By  on November 26, 2007

Eli Halili, creative director of Israeli jewelry brand Agas & Tamar, wanted one NoLIta storefront so badly that he sat on a lower Manhattan bench and watched it for part of each day for more than a year until the owner went out of business.

"I waited and waited," Halili said. "And every day, the same thing. It was a handbag store and no one was shopping there. I knew it was the perfect location for our brand and only a matter of time."

And it was. In September, Halili opened Agas & Tamar's first U.S. store on a tree-lined block of Elizabeth Street, steps from neighborhood hipster-haven Cafe Gitane and other accessories shops. The boutique features the 10-year-old label's Eastern-inspired pieces, mostly in 22- and 24-karat gold and ranging from $500 for a pair of studs to $12,000 for a pink diamond rope chain.

Halili discovered Agas & Tamar three-and-a-half years ago after walking into its only other store, in Tel Aviv. He knew immediately that the antique coin rings and gold teardrop earrings belonged in the U.S. market.

"I was buying earrings as a gift for a friend," he said. "I went in and couldn't leave."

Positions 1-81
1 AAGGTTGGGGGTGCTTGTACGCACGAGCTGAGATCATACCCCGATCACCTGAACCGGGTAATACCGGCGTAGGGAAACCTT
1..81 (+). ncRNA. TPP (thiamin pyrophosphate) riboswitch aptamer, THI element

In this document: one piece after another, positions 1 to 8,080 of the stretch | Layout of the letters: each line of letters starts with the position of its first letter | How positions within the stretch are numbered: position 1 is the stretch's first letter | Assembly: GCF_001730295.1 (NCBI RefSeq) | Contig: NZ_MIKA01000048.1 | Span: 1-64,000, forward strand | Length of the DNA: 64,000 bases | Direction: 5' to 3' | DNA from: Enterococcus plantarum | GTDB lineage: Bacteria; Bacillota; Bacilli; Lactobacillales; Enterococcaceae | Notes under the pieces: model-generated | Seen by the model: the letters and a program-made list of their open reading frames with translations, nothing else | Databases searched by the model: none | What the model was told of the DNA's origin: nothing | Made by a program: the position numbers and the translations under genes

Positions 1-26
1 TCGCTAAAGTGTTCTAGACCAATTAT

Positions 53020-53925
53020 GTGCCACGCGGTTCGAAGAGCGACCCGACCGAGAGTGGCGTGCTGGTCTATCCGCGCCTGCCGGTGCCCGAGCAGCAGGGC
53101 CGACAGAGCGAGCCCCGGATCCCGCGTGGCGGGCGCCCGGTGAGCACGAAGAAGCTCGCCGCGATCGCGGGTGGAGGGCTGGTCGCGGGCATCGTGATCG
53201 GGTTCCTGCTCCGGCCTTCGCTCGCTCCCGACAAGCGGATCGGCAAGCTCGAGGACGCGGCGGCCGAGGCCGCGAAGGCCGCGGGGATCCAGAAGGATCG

A veteran in the jewelry and diamond business, Halili met with Tamar Harel-Klein and Einat Agasi, the founders and designers behind the label, and knew the partnership was fated after hearing their names.

"The word tamar is Hebrew for date and agas means pear," Halili explained. "There is a saying in Israel where every two fruits and every two vegetables go together and bring a symbol of nature and life. I knew it was a good sign right away."

The 500-square-foot store features elaborate window and jewelry displays that Halili changes regularly. In many ways, the shop is also an homage to the brand's home country. Hebrew letters span one wall, spelling out a verse from Ezekiel.

"It says, 'I put a ring on your nose, earrings in your ears and a beautiful crown on your head,'" Halili said.

In addition to the jewelry, Agas & Tamar sells handbags by fellow Israeli Gal Feldman that retail from $250 to $700. Every trunk, cabinet, chair and display piece is also an Israeli export, with the exception of a chest Donna Karan presented to Halali when he opened the store.

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